Saturday, January 4, 2014

Stomach Disorders

Stomach Disorders

Gastroesophageal Refiux In some people, the gastroesophageal sphincter at the entrance to the stomach does not close properly or opens when it should not. The result is gastroesophageal reflux. Acidic chyme splashes back into the esophagus, causing a burning pain commonly called heartburn or acid indigestion. Occasional acid reflux can be treated with over-the-counter antacids, but a chronic problem should be discussed with a doctor. Repeated exposure to acid can damage the tissue of the esophagus and raise the risk of esophageal cancer.
Stomach Ulcers When something disrupts the stomach's protective mucus layer, gastric fluid and enzymes can erode the stomach lining, causing an ulcer. Most ulcers occur after an acid-loving species of bacteria (Helicobacter pylori) makes its way through gastric mucus and infects cells of the stomach lining. H. pylori releases chemicals that increase gastrin secretion, thus making the stomach more acid. The extra acidity stresses cells of the stomach lining so the infection spreads more easily. Antibiotics halt the infection and allow healing to occur.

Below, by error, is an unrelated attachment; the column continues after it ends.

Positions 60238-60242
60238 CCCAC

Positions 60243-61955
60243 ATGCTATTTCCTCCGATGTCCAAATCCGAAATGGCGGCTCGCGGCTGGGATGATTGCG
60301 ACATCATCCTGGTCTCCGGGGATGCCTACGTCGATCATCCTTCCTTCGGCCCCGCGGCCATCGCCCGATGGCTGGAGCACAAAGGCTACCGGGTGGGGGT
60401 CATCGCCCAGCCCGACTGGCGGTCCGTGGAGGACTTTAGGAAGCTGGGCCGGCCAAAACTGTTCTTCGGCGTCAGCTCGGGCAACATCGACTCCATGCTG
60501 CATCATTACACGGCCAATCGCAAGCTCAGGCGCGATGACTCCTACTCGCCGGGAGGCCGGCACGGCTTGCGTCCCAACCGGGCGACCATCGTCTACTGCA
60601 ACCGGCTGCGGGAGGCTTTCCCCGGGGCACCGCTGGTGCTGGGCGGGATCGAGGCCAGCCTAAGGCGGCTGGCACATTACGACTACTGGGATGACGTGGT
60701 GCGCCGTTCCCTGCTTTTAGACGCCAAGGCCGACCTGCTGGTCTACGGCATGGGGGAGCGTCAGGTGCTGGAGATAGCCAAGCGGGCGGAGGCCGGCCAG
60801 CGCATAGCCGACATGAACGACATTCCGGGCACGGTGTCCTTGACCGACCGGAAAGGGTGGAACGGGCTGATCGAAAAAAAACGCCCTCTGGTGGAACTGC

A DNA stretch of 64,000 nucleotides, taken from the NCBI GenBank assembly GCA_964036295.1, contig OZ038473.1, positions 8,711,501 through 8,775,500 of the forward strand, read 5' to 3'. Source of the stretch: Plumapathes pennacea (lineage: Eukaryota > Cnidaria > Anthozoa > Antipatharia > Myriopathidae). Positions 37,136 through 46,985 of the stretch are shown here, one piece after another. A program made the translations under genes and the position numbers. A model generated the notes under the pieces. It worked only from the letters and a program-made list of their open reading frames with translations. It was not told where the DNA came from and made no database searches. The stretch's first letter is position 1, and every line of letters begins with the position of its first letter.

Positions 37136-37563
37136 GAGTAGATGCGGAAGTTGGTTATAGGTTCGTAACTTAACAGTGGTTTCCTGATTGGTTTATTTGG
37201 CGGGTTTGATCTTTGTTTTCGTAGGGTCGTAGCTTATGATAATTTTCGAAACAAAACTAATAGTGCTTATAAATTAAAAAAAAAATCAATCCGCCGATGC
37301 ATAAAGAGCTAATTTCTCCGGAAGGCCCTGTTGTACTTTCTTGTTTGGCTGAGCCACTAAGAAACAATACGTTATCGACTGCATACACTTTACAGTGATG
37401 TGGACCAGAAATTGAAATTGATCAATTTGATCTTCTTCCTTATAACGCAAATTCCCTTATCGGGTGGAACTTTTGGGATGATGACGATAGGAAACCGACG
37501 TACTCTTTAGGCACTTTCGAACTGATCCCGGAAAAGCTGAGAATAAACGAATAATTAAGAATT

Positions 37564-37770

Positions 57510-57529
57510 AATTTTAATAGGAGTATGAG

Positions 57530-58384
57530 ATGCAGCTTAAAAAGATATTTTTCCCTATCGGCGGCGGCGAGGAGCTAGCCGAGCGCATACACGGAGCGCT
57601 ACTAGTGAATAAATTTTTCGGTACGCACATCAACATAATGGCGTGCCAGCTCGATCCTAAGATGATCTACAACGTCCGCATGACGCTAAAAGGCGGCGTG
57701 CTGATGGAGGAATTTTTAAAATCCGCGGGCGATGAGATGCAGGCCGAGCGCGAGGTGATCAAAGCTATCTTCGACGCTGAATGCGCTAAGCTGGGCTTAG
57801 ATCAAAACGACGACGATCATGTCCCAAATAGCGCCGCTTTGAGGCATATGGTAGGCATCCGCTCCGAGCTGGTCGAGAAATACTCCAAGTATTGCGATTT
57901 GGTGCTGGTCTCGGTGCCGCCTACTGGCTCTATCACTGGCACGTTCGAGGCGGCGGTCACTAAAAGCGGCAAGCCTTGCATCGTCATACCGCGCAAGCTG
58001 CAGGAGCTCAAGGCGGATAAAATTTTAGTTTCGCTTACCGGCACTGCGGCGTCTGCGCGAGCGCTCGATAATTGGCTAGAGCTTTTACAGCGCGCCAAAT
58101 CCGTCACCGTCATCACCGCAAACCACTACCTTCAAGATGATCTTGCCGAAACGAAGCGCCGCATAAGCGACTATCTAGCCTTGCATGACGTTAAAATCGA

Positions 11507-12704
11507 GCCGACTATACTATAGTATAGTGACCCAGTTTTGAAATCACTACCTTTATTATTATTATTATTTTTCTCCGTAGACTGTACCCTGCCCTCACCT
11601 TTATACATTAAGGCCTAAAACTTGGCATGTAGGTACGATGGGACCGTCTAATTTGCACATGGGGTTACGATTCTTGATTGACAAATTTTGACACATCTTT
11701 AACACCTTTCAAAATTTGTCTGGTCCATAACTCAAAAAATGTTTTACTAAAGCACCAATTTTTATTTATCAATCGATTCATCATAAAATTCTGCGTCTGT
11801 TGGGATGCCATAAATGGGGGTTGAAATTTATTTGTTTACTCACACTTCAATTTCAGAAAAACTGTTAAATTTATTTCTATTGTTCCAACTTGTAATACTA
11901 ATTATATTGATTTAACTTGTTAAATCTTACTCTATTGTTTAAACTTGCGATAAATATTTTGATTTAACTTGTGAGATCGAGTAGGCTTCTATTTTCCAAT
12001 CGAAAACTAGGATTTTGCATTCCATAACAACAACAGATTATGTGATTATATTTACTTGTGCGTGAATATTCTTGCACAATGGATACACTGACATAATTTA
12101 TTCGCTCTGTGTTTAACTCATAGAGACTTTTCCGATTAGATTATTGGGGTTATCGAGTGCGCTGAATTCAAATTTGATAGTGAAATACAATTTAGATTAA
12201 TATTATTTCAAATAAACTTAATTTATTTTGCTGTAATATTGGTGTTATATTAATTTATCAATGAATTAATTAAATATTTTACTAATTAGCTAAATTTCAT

Continual use of nonsteroidal anti-inflammatory drugs such as ibuprofen or aspirin can also cause a stomach ulcer. These drugs interfere with chemical signals that maintain the health of the stomach lining.

Disorders That Affect Digestion in the Small Intestine

Lactose Intolerance To be able to digest lactose, a person must have functional lactase at the surface of their brush border cells. In many people, including most Asians and African Americans, expression of the gene for lactase declines in adulthood. As a result, lactose is not broken down in the small intestine. When lactose enters the large intestine, resident bacteria break it down in reactions that produce hydrogen gas as a by-product. The result is flatulence, a feeling of bloating, and cramps.

Disorders That Affect Digestion in the Large Intestine

Appendicitis—an inflammation of the appendix— requires prompt treatment. It often occurs after a bit of feces lodges in the appendix and infection sets in. Removing an inflamed appendix prevents it from bursting and releasing bacteria into the abdominal cavity. Such a rupture could cause a lifc-threatcninc infection.